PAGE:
Part A. Of the 40 controls, 5 individuals participated in a preliminary study aimed at investigating the urinary excretion pattern of DMSA, lead, copper, and zinc and determining the most appropriate urine collection period for the DMSA LMT. Participants provided a baseline 24-h urine collection divided into 2 consecutive sampling periods of 20 and 4 h. At the end of this urine collection, venous blood was taken from the cubital vein for the determination of PbB, and one 1-g dose of DMSA was administered orally (five 200-mg capsules of Succicaptal; SERB Laboratories). This sequence was followed by a 24-h urine collection fractionated at 2, 3, 4, 6, 9, 12, and 24 h. Two participants provided an additional 24-h urine collection (i.e., 24-48 h after DMSA administration).

Part B. For 8 other controls, after a baseline 24-h urine collection divided into 2 consecutive sampling periods of 20 and 4 h, a blood sample was taken and 1 g of DMSA was administered orally. An additional 24-h urine collection fractionated at 4 and 24 h was obtained.

Part C. On the basis of the results of the above studies, subsequent urine collections consisted of a 4-h baseline urine sample (before DMSA) and a 4-h urine collection after DMSA administration for 27 other controls and 27 lead-exposed individuals. For 13 additional lead workers, it was possible to obtain only a baseline spot urine sample. For all participants, PbB was measured before DMSA administration (for a description of the experimental design in the different groups, see Fig. 1 in the Data Supplement that accompanies the online version of this article at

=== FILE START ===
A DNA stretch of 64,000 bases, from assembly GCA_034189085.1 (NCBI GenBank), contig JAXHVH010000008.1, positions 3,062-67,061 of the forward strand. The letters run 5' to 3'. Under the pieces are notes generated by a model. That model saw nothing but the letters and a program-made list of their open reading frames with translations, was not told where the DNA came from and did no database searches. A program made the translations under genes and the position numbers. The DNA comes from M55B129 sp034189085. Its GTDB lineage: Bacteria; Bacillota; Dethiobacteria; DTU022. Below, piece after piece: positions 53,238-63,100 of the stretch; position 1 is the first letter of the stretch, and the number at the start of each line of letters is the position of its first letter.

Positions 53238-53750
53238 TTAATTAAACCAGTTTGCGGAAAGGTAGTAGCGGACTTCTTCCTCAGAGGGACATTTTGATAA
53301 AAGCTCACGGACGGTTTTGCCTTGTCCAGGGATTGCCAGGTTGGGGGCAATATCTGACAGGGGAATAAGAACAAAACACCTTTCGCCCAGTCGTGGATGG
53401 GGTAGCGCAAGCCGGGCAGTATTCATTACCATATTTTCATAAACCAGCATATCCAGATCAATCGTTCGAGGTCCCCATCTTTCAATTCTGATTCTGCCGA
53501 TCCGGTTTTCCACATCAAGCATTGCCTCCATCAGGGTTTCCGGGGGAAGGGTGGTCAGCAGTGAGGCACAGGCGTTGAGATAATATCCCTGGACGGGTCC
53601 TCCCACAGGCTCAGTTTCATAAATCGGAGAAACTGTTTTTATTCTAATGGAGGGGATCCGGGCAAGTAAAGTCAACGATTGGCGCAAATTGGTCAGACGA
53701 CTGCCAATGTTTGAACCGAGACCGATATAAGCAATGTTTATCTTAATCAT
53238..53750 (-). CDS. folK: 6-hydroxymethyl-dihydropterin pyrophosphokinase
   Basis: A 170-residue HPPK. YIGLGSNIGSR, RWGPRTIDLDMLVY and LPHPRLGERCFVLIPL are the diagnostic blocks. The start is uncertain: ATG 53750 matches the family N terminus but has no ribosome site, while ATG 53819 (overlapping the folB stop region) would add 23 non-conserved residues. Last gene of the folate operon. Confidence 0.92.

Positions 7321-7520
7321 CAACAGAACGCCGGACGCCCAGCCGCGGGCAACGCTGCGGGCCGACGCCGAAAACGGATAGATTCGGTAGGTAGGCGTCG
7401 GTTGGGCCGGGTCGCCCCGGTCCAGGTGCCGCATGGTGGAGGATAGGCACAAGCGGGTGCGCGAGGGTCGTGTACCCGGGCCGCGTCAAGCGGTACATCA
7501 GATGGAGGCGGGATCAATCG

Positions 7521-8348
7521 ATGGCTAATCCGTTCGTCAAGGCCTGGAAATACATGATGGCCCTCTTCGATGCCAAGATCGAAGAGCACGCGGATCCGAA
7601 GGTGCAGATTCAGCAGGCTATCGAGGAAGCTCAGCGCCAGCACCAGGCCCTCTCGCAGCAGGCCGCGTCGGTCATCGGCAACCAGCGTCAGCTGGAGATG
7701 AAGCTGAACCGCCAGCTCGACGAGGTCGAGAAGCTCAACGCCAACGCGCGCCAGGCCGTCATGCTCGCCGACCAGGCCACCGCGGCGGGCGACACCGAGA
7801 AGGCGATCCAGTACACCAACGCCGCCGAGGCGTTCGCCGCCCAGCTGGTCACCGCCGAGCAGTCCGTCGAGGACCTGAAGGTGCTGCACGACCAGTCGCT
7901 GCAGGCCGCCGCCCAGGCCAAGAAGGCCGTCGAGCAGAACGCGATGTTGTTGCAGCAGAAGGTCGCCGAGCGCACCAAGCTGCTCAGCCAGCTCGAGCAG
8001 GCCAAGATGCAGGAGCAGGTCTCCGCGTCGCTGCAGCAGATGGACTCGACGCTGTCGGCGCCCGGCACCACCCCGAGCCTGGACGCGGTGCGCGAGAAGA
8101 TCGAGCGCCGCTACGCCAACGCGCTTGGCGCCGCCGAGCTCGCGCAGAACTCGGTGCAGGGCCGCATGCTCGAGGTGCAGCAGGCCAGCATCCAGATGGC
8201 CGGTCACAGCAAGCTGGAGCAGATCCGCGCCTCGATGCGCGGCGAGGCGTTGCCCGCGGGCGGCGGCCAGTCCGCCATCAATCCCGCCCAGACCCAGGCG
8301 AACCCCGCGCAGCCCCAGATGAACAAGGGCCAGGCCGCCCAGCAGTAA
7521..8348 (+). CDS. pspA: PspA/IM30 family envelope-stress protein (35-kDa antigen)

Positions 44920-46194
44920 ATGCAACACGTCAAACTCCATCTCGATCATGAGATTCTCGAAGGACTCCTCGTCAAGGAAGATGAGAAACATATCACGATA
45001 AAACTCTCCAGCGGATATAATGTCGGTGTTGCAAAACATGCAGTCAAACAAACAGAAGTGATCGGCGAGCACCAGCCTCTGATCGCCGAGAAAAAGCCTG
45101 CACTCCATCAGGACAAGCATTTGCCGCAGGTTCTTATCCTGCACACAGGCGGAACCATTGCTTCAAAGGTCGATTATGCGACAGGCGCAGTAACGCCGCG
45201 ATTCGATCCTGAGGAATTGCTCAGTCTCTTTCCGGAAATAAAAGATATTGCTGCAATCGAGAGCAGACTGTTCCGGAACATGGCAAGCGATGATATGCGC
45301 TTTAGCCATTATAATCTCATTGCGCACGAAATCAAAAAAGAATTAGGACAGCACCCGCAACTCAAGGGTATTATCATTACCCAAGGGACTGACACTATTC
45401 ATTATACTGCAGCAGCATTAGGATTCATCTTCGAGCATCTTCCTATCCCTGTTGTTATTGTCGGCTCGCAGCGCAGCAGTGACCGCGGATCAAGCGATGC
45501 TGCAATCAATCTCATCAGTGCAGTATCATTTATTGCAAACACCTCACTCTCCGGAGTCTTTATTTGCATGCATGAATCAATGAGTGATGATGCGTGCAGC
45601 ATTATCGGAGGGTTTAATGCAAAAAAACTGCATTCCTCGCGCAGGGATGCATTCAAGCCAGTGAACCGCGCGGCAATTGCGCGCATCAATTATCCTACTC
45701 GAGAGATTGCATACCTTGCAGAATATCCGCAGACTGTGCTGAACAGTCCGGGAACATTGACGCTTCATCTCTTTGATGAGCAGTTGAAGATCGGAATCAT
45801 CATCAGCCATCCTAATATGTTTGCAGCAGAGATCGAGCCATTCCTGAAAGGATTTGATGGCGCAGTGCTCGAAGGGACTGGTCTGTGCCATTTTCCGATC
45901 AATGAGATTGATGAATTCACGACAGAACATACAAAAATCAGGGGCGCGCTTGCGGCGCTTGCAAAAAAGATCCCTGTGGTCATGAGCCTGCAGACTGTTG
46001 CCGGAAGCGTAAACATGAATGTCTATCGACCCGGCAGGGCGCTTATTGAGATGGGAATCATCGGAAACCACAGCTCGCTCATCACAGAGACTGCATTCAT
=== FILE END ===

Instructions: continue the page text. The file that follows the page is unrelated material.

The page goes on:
Precautions were taken to avoid contamination of the urine, particularly among lead workers. The plastic containers used for urine samples were washed with nitric acid and tested to confirm that they did not release metals. The urine specimens were kept refrigerated until analyzed. Because the main objective of this study was to propose a practical and well-accepted protocol, the participants did not fast before DMSA administration. Participants were encouraged to drink water regularly and were warned about the probable mercaptan smell of their urine after DMSA intake. DMSA was well tolerated by most participants, but 2 complained of mild gastrointestinal symptoms. The serum activity of hepatic aminotransferases, measured in 15 individuals, did not show any increase 24 h after DMSA compared with before DMSA administration (data not shown).

Participation in the study was on a voluntary basis; all participants were informed about the objectives of the study and provided written informed consent. The study protocol was approved by the Board of Medical Ethics of the Universite Catholique de Louvain.


All laboratory analyses were performed at the Industrial Toxicology and Occupational Medicine Unit (Universite Catholique de Louvain). The laboratory has participated for more than 20 years in external quality assessment schemes organized by the German Society of Occupational and Environmental Medicine (Erlangen, Germany) and by the Centre de Toxicologie du Quebec (Quebec, Canada) and has shown a high degree of proficiency in metal analysis, particularly lead, copper, and zinc.